Tuesday, September 7, 2010

Can You Measure Employee Attitude?


















A few weeks ago I co-presented a webinar for  HR.com entitled, "Performance Appraisals Your Managers Will Love."  I made a statement that went something like this:

Remove the word ATTITUDE from your performance appraisal.  
Well, I got a lot of feedback from those 8 words.  Most of the feedback was around, "We need employees that have a good attitude towards their jobs and customers."  I don't disagree.  However, you have to define attitude so that everyone understands it.  Also, it is a very subjective term, because what I think is a good attitude is totally different from what my co-workers define as a good attitude.

I googled attitude and I read many definitions, but here is a good representation of what I found:

Attitude: a complex mental state involving beliefs and feelings and values and dispositions to act in certain ways; "he had the attitude that work was fun"

So, I don't know about you but I don't want to get into feelings and beliefs at work.  What I want at work is behaviors that lead to desired outcomes.   What we need to do is think of ATTITUDE in terms of behaviors.  What are the desired behaviors that support a "good attitude?"

Think about these behaviors:
  • Is responsive to clients needs
  • Responds to requests in a timely manner
  • Serves customers in a friendly manner
  • Completes assignments and asks for extra assignments
  • Shares best practices with co-workers
  • Receives positive feedback from customers
  • Goes above and beyond to satisfy customers
All of the above are behaviors that are outcomes of positive attitude.  Aren't those examples a lot clearer and easier to rate, train to, and explain than "have a good attitude?"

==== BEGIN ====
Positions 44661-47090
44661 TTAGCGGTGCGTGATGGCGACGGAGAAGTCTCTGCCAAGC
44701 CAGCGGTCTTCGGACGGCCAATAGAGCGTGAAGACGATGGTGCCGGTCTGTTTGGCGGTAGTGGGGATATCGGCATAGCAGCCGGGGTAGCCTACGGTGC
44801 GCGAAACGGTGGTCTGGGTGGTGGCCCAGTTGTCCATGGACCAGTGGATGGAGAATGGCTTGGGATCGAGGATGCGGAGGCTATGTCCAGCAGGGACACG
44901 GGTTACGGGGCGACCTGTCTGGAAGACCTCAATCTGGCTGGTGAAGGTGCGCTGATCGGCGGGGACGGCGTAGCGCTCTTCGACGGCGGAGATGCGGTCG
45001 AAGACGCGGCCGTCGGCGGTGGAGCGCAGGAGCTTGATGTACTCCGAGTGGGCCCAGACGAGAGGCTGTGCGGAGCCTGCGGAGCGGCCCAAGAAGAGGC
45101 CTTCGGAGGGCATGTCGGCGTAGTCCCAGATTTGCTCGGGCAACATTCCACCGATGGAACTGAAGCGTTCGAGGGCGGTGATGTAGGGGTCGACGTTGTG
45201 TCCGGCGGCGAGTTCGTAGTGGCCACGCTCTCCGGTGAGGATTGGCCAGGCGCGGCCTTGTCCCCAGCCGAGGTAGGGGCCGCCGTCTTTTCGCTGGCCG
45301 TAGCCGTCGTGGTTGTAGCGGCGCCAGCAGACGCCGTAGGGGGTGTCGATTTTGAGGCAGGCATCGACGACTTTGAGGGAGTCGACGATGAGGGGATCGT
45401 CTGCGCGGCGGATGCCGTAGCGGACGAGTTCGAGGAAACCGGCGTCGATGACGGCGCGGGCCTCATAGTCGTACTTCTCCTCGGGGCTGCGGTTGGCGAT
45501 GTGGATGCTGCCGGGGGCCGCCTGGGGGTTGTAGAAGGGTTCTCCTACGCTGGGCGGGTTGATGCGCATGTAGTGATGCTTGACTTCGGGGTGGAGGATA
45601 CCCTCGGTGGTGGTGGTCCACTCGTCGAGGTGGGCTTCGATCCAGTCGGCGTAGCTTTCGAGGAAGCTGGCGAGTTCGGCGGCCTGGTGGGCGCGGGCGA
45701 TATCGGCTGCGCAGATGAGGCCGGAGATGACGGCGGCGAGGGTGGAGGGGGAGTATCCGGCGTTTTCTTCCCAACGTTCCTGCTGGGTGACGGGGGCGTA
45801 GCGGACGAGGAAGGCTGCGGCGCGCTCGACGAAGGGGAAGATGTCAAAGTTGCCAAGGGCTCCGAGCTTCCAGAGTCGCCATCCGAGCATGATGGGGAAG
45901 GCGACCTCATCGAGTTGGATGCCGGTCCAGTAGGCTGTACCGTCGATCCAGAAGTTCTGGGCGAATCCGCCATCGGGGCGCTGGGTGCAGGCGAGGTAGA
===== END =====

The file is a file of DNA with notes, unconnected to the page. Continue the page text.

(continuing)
I did have someone ask me if MOOD was a better word than attitude.  That question put me in a bad mood coming from an experienced HR professional.  It took all I had to say, "I don't think so." Mood has the same issue: what does a good mood or bad mood look like.  And, I can be in a bad mood and still be productive.  Perhaps we should just buy our employees some MOOD rings.  :)

What is your experience with rating attitude and how have you handled that on performance appraisals?

12 comments:

Patrick T Malone said...

If you don't want to get into beliefs and feelings at work, you had better work alone. People come with beliefs and feelings that impact the work behaviors you want.

Most of us have no problem dealing with feelings and beliefs at work as long as they are the same as our own. The challenge then is how to deal with beliefs and feelings that are different.

Cathy Missildine-Martin, SPHR said...

Patrick:

Thanks for your feedback. Maybe I should have said I don't want to get into rating beliefs and feelings at work as that is subjective and personal.

I agree we do have issues with dealing with beliefs and feelings that are different from our own...so that s why we need common ground which is the work we do and the outcomes that our businesses need. So, the better that is defined the better our organizations will perform.

Cathy

Patrick T Malone said...

The work behaviors described in the article are subjective when they involve words like responsive, timely, friendly, above & beyond, shares, positive. Once those behaviors are quantified and our feelings & beliefs are aligned on each outcome, then the result is a fully engaged employee.

Cathy Missildine-Martin, SPHR said...